Of particular concern are seniors with mild cognitive impairment who can perform most daily functions, but have trouble or become confused with others, like following their medicine regimen and managing their finances. A 2008 Duke University study found that about 35 percent of the 25 million people over age 71 in the U.S. either have mild cognitive impairment or Alzheimer's disease. This makes them especially vulnerable to financial exploitation, including investment fraud. And researchers at the University of Alabama in Birmingham and University of Iowa have shown how older persons with cognitive impairment are more prone to make financial errors and willing to gamble with their money. In the earlier Texas pilot test, doctors taught by the Baylor College of Medicine team used the "red-flag" questions in the clinician's pocket guide to find and refer vulnerable older adults to help prevent fraud from occurring.
What is the Elder Investment Fraud and Financial Exploitation Prevention Program?
- The "Elder Investment Fraud and Financial Exploitation Prevention Program" will educate medical professionals who see older people in their practices about how to spot older Americans who may be particularly vulnerable to financial abuse and then to refer suspected investment fraud involving these at-risk patients to state securities regulators and/or to local Adult Protective Services (APS) professionals.
- A collaboration between the Baylor College of Medicine, IPT, IPI, National Adult Protective Services Association (NAPSA), and NASAA in cooperation with leading U.S. medical associations including the American Academy of Family Physicians, the National Area Health Education Center Organization and the National Association of Geriatric Education Centers at the national level and State Securities Regulators’ offices, Adult Protective Services (APS) offices and state chapters of the professional medical associations at the state and local level.
- The primary goal of the EIFFE Prevention Program is to train physicians, adult protective services professionals and senior caregivers to identify and assist those individuals at risk of elder investment fraud due to mild cognitive impairment.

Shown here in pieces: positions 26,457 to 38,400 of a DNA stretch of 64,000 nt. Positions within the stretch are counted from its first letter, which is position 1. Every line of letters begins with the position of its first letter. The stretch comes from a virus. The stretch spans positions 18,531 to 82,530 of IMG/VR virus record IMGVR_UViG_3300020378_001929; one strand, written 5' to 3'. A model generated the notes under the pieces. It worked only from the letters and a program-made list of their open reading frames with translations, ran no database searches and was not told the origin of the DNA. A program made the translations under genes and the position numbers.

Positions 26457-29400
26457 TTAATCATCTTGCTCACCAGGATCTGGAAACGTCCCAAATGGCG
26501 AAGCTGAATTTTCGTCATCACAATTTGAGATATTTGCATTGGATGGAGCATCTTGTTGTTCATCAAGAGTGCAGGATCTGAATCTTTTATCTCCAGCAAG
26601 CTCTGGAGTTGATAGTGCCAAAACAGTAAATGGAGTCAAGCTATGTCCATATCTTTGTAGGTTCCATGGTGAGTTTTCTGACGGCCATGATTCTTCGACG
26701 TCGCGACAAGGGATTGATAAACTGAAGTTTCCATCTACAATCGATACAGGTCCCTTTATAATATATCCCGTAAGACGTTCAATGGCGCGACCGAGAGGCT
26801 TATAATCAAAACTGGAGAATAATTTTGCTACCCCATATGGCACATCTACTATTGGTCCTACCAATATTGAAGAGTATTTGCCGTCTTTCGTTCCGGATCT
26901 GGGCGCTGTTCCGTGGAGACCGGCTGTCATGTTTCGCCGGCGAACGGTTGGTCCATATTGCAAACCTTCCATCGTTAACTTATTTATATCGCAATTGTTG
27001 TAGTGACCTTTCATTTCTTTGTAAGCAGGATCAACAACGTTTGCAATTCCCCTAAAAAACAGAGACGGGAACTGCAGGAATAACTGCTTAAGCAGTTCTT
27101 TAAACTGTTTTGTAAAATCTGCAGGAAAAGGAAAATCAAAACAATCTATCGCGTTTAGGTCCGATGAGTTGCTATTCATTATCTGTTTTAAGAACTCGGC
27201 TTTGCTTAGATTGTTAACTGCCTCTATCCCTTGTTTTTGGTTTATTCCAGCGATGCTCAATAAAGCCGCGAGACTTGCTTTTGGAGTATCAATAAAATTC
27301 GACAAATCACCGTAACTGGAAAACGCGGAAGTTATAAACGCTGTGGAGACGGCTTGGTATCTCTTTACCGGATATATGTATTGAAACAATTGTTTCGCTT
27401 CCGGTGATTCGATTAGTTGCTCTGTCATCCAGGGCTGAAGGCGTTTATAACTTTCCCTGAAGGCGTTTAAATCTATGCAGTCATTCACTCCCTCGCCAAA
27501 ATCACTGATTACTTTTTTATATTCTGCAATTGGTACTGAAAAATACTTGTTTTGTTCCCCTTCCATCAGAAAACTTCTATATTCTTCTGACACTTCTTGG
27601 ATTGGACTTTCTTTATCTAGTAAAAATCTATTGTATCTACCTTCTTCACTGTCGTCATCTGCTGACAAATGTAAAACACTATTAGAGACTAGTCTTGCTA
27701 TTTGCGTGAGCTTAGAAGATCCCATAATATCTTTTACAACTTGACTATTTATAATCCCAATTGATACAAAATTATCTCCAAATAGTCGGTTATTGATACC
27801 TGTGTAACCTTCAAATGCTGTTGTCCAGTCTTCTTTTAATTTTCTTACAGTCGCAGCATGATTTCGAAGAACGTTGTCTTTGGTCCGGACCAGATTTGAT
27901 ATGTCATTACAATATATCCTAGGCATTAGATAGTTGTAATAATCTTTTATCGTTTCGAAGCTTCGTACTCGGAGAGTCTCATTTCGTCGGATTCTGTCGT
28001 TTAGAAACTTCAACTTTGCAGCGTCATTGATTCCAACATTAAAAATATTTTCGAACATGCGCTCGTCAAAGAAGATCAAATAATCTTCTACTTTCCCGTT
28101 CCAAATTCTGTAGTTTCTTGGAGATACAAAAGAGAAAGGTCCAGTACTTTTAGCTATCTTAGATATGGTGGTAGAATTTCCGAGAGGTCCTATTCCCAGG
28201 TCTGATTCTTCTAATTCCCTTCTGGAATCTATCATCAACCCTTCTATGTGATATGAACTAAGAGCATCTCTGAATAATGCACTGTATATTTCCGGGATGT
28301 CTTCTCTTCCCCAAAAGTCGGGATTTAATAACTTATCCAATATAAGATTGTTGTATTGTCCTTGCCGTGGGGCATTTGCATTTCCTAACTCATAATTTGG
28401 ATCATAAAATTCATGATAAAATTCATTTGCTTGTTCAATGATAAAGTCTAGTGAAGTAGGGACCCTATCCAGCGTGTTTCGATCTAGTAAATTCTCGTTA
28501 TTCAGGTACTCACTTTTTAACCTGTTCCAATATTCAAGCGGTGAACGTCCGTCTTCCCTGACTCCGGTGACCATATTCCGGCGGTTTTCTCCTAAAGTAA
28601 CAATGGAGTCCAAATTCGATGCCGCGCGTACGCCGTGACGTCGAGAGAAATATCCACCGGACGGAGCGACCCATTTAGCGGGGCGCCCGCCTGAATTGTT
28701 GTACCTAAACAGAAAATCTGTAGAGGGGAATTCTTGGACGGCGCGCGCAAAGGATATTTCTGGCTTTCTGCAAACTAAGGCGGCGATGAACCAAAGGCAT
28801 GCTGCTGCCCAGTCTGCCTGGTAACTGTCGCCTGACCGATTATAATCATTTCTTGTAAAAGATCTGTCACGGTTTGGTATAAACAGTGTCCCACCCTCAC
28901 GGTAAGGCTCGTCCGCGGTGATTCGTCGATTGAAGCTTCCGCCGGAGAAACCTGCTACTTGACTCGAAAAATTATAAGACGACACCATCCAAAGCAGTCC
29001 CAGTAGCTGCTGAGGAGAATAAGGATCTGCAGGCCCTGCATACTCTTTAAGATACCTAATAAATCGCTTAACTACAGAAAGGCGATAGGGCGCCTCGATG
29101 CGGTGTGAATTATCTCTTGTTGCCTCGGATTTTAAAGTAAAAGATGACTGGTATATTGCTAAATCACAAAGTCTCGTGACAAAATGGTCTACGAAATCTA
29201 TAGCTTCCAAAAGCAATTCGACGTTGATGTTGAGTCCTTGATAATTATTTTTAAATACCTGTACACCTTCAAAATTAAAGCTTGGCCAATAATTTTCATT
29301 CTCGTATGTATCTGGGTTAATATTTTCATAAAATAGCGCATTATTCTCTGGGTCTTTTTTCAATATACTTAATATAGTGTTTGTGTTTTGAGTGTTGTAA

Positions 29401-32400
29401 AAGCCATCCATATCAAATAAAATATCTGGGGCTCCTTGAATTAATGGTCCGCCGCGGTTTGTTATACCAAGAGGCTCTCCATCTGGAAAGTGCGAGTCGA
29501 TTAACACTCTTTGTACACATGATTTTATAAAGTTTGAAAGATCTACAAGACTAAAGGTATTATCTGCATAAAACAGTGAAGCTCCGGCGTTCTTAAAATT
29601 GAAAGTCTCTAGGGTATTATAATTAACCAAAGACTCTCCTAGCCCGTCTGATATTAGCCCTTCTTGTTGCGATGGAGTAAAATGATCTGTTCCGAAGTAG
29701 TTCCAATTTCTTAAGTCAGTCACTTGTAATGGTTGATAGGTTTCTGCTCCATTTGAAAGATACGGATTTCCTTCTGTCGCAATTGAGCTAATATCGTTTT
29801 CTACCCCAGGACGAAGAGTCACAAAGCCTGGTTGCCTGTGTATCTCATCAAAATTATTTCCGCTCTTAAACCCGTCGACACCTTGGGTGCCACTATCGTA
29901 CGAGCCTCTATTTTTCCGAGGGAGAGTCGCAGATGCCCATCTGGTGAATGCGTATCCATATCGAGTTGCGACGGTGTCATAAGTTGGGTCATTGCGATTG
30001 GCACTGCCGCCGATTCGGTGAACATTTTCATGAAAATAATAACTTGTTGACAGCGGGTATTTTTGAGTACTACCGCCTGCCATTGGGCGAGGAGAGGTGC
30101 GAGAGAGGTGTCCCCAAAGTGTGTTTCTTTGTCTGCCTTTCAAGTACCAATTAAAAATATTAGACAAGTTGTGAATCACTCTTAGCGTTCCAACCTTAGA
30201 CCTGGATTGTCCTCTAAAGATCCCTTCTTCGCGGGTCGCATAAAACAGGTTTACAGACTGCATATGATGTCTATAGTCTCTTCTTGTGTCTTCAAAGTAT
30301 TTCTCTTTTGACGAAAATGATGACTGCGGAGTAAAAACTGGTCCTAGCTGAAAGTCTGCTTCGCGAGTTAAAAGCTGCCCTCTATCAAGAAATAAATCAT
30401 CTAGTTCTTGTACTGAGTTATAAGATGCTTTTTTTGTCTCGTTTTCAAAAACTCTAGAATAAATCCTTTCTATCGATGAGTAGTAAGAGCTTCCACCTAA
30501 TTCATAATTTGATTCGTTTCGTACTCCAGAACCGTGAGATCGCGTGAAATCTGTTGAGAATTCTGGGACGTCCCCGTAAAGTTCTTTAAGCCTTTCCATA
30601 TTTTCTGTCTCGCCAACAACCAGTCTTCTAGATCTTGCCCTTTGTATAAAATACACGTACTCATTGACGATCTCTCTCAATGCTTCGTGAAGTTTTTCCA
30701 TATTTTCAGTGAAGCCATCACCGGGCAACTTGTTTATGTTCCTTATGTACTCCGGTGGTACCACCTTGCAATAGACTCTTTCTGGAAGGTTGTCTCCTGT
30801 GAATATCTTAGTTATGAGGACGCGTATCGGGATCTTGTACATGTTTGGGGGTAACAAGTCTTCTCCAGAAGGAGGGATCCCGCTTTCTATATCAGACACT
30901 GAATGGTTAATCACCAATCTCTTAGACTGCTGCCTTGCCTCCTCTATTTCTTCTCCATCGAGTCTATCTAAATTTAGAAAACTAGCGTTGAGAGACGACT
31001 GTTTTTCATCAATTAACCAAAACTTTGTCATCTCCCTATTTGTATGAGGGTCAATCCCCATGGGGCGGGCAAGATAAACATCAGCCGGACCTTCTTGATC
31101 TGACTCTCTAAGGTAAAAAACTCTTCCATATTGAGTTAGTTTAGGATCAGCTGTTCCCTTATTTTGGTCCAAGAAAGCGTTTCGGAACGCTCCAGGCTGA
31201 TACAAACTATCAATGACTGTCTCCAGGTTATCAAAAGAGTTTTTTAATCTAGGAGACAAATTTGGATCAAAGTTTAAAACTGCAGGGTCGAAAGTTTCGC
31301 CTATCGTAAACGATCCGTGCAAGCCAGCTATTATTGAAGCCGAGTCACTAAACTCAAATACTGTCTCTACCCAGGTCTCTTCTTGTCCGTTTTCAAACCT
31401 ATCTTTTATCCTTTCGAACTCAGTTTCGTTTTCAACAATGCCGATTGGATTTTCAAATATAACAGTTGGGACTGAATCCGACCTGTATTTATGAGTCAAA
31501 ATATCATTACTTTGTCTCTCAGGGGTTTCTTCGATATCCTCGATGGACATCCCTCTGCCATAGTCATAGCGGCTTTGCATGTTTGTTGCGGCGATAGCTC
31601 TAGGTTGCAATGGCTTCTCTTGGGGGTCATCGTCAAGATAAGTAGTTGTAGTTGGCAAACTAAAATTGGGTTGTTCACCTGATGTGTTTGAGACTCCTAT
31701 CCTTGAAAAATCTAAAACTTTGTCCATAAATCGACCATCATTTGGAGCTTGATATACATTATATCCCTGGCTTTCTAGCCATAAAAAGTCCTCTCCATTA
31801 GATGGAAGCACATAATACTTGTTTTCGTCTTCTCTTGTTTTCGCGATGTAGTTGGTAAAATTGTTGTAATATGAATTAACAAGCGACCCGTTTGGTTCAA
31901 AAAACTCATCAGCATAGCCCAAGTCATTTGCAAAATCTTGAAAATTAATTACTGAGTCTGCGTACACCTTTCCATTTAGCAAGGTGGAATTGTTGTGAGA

How will the program work?
- Using the model that was piloted in Texas by Baylor, the EIFFE Prevention Program will utilize Continuing Medical Education (CME) trainings to educate medical professionals who routinely see older Americans as part of their practice about elder investment fraud, how to recognize it in their patients and to whom to report suspected fraud.
- Medical professionals will also be educated to look for vulnerability to investment fraud due to mild cognitive impairment among their senior patients and to refer those patients for further medical screening. This will help prevent elder investment fraud from occurring.
What are elder investor fraud risks?
- Persons with changes in the prefrontal cortex of the brain are less risk averse than age-matched persons without changes in the orbitofrontal cortex.
- Persons with MCI are four times more likely to make financial errors than those without this condition.
- Persons over age 71 (25,000,000 in the U.S.) who have MCI or full dementia number almost nine million (35%).
- Persons with Parkinson’s disease, diabetes, and other cerebrovascular disease also have an increase in being defrauded due these common medical conditions.
How will medical professionals be trained?
- The EIFFE Prevention Program will train medical professionals about elder investment fraud through Continuing Medical Education (CME) courses.
- All medical professionals are required to obtain ethics continuing medical education credits to maintain their licensure and or certification. EIFFE content fits into the category of medical ethics.
- Baylor is developing EIFFE state-specific CME courses for each of the participating states/jurisdictions and each of those CME courses is being accredited by the Texas Academy of Family Physicians.
- The PowerPoint presentations also include general investor education and protection information for the further edification of the medical professionals. This information will be presented by a representative of the state securities office or another qualified individual.
- CME courses will be delivered by presenters with medical credentials.
- Local medical association partners will be instrumental in reaching out to medical professionals to participate in the CME as well as event logistics such as location selection, invitations, marketing the events, etc.
- State securities regulators offices will also have the ability to participate in the state Geriatric Education Center (GEC) annual conferences.
How will Adult Protective Services Professionals be involved?
- APS professionals are an existing reporting channel for medical professionals who suspect that their patients are victims of elder abuse and neglect.
- Through the existing NASAA/NAPSA partnership, the EIFFE Project Team will identify APS professionals in each participating state to work with the state securities regulators office. The EIFFE Project Team will develop a webinar for APS professionals including PowerPoint presentation specifically focused on investor protection issues including fraud, reporting, outreach to medical professionals, etc.
How Swindlers Find Victims
Some of the ways that con artists find their victims include: